Steve Price takes over 2GB’s afternoon show, vows not to be another shock jock

Radio broadcaster and television identity Steve Price says he won't be like his star colleagues Alan Jones and Ray Hadley after taking a new prominent afternoon spot on Macquarie Media's major stations.

Price, who has hosted the network's night show for seven years, will now lead the afternoon show on Sydney's 2GB and Brisbane's 4BC as part of a reshuffle of the timeslot in a bid to attract a younger and more diverse audience.

Steve Price at 2GB where he will be taking over from Chris Smith in the afternoons.Credit:Steven Siewert

While Price said he had become more conservative as he grew older, he will adopt a different on-air persona to morning host Hadley and breakfast host Jones who dominate the ratings from the right of the political spectrum. Jones re-signed with Macquarie for another two years in May.

"The older you get the more conservative you tend to be," said Price, who is 64.

"My views when I first started would be much less conservative than they are now. As you grow up and you have children [and then] you're exposed to all sides of politics.

"I'm not as conservative as some of my colleagues."

Is there a lack of female full-time presenters? Yes.

Price, who describes himself as a "commonsense conservative", said he had "great respect" for Jones and Hadley but later added: "I wouldn't have lasted 10 years on [Network Ten's] The Project if I was a right-wing shock jock."

As a panellist on The Project, a host of the radio network's night show and a former contestant on I'm A Celebrity … Get Me Out Of Here! Price said his national profile would bring a broader audience to the afternoon slot that now has an ageing listener base.

"They're paying me more to go to bed early," he quipped. He wouldn't reveal his pay rise but said some of the figures bandied about in the media for radio salaries were "exaggerated".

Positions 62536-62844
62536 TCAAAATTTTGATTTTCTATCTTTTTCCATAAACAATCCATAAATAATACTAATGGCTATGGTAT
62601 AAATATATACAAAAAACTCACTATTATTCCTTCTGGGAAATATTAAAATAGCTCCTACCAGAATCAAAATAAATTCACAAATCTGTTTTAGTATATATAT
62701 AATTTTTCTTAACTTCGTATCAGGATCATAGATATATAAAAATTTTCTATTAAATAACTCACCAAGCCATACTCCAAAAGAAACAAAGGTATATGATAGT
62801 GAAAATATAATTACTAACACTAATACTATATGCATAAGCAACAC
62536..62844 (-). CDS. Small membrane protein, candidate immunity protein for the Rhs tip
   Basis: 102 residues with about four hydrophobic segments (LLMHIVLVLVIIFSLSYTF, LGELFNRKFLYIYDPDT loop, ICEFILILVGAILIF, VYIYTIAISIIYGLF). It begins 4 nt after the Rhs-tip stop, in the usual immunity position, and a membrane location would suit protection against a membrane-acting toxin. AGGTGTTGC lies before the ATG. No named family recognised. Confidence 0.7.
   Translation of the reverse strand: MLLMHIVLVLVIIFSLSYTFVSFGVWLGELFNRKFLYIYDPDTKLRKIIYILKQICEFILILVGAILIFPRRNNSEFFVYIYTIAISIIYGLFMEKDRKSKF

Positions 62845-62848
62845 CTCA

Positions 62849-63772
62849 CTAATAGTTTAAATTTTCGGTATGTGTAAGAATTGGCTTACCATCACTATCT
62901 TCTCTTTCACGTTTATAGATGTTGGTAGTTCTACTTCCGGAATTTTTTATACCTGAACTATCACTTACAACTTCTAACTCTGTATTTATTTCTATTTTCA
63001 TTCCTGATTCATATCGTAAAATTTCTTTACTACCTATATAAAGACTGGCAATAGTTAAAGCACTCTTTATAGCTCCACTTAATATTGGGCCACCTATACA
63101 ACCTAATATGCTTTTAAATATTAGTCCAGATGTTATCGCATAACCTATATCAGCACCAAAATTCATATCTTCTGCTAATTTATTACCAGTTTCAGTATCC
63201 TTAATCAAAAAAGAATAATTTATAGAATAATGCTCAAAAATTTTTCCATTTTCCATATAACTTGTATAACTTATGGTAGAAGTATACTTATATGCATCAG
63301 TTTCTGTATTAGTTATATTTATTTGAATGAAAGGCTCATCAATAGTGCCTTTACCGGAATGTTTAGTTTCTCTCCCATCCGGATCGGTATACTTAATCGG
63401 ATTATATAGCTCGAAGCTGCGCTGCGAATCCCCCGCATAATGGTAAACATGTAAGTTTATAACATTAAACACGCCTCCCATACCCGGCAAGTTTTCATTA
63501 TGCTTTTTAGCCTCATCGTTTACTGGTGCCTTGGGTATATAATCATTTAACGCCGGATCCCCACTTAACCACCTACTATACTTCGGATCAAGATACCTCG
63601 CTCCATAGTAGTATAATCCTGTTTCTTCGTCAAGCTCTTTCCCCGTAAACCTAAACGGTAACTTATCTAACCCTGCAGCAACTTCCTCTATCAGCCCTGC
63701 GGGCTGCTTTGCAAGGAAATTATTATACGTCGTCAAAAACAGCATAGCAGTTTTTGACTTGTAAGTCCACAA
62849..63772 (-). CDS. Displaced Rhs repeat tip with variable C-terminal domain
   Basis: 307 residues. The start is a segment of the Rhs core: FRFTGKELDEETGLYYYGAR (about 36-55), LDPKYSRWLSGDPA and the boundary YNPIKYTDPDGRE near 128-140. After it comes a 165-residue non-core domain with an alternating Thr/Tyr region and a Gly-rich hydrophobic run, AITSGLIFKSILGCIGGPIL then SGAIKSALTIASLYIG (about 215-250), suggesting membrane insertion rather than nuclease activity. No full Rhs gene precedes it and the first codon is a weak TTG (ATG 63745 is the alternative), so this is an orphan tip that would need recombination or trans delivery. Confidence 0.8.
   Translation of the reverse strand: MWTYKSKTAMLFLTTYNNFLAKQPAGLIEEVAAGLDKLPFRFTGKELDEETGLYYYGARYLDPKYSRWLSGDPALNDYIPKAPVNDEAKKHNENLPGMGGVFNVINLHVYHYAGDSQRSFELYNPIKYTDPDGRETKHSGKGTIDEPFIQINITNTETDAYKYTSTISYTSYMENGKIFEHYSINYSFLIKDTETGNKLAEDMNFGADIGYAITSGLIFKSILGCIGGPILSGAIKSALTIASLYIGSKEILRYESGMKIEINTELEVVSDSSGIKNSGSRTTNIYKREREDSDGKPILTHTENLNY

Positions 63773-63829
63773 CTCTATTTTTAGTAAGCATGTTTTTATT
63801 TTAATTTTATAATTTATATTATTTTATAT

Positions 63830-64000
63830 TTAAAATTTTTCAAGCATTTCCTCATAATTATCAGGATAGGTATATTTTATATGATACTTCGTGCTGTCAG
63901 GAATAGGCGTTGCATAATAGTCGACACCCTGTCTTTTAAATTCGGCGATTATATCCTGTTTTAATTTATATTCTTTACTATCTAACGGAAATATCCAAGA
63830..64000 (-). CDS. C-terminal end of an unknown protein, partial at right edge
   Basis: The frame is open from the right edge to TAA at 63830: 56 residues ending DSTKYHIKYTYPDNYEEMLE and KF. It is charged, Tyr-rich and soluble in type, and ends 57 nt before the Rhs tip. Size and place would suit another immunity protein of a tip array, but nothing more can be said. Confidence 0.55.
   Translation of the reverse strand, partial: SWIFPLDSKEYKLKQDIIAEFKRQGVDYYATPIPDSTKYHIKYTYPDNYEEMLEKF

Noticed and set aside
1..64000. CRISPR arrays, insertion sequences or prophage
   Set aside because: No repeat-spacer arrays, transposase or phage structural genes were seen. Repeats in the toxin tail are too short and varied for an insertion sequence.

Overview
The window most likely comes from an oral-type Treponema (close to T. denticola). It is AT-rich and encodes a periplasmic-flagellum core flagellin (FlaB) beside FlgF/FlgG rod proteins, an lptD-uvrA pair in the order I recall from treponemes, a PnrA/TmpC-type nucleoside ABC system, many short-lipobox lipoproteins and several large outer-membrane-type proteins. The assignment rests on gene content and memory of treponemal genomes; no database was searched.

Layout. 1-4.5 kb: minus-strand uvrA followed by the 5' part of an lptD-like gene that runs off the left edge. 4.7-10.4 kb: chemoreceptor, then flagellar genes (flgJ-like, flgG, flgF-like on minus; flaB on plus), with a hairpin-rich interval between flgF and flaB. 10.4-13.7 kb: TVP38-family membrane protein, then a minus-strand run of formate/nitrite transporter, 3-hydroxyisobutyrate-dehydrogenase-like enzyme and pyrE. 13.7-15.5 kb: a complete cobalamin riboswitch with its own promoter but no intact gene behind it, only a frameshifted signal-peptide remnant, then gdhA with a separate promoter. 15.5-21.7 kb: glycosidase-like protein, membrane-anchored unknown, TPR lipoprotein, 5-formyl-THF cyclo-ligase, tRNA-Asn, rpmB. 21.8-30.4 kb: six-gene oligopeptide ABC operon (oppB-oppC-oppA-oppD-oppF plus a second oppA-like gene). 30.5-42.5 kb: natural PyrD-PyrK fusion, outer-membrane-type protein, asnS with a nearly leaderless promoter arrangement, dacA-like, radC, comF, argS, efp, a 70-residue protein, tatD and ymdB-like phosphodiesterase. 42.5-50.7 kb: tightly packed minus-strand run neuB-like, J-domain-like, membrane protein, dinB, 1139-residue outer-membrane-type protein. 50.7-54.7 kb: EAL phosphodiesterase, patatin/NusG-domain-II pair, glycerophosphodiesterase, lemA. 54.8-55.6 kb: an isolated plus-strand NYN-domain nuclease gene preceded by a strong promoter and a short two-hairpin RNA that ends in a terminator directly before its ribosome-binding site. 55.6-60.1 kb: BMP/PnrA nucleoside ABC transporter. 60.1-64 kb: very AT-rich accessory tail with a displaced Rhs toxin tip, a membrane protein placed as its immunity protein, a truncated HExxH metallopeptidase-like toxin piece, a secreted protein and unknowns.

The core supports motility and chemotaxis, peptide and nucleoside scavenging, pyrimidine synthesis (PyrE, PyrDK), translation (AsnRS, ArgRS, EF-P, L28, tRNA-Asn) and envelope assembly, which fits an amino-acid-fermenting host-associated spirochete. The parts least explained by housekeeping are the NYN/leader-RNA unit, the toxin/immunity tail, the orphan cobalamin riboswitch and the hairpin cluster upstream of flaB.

The Steve Price Show will be on air from noon to 3pm on weekdays and Price will be joined by News Corp columnist and Sky News host Rita Panahi who has been a regular on his nightly show. Nine Entertainment (owner of this masthead) has a 54.5 per cent stake in Macquarie Media and has been looking to buy the remaining shares in the business.

The appointment comes amid reports of tense discussions between 2GB management and its previous afternoon broadcaster Chris Smith, who had been encouraged to take on the evening show. Smith will leave Macquarie on July 31 after negotiations broke down in difficult circumstances.

There has not yet been a decision made about who will host the night program.

The night show is aired on 56 stations, but the afternoon program will be on Brisbane, Sydney, Canberra and some regional stations although not in Melbourne.

Price established himself at Macquarie Melbourne station, 3AW, but will not be broadcast in the Victorian capital.

"There's already an arvo show in Melbourne that rates really well," Price said, referring to Denis Walter's 3AW program.

"I'm sad to have lost the Melbourne audience, I started on radio [there] … it was a management decision," he said. Price said he hoped to return to Melbourne airwaves in the future.

In the meantime, he said he would aim to be authentic on air with his views despite all forms of media becoming "a minefield" for those expressing opinions.

"You've just got to have a layer of commonsense over what you're saying. If I have a strong opinion I'll express it but in a polite manner, I won't belittle anyone.

"If you double check yourself every time you open your mouth you're going to be very boring."

Price is also hoping to attract more female listeners, saying that he has seen a growing focus on gender diversity since starting his radio career in 1987.

"Is there a lack of female full-time presenters? Yes," he said.

"Monday week my main first hour will be co-hosted by Rita Panahi," he said. Other high-profile women are expected to come on air regularly as guests. Sources close to the network said Panahi was considered a strong candidate for a potential future hosting role.

"Percentage-wise in terms of of air time, it would be heavily loaded towards female opinion," Price said.

"We want to make afternoons more contemporary, younger, quicker, faster and a bit more fun. Times have changed and the digital age means everyone has a crowded plate of [media options]. You have to do stuff that is a bit different."

Macquarie Media chief executive Adam Lang said Price had a strong appeal with diverse audiences, from tradies to parents who would be tuning in during the early afternoon.

"If we didn't have Steve Price in our stable, I'd be going for him for this job. That's how strongly I feel about how right he is for this. He's a delight to work with and … continually surprising," Lang said.

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